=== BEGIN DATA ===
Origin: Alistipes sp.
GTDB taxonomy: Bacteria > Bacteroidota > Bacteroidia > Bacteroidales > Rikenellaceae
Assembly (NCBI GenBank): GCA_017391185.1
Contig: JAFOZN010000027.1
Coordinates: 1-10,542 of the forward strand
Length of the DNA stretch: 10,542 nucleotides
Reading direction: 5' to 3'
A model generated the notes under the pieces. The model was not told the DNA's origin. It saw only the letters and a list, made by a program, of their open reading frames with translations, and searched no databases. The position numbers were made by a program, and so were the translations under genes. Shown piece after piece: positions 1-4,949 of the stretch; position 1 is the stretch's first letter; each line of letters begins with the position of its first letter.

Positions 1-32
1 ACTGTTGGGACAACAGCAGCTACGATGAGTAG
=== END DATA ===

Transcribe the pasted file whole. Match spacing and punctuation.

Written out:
Origin: Alistipes sp.
GTDB taxonomy: Bacteria > Bacteroidota > Bacteroidia > Bacteroidales > Rikenellaceae
Assembly (NCBI GenBank): GCA_017391185.1
Contig: JAFOZN010000027.1
Coordinates: 1-10,542 of the forward strand
Length of the DNA stretch: 10,542 nucleotides
Reading direction: 5' to 3'
A model generated the notes under the pieces. The model was not told the DNA's origin. It saw only the letters and a list, made by a program, of their open reading frames with translations, and searched no databases. The position numbers were made by a program, and so were the translations under genes. Shown piece after piece: positions 1-4,949 of the stretch; position 1 is the stretch's first letter; each line of letters begins with the position of its first letter.

Positions 1-32
1 ACTGTTGGGACAACAGCAGCTACGATGAGTAG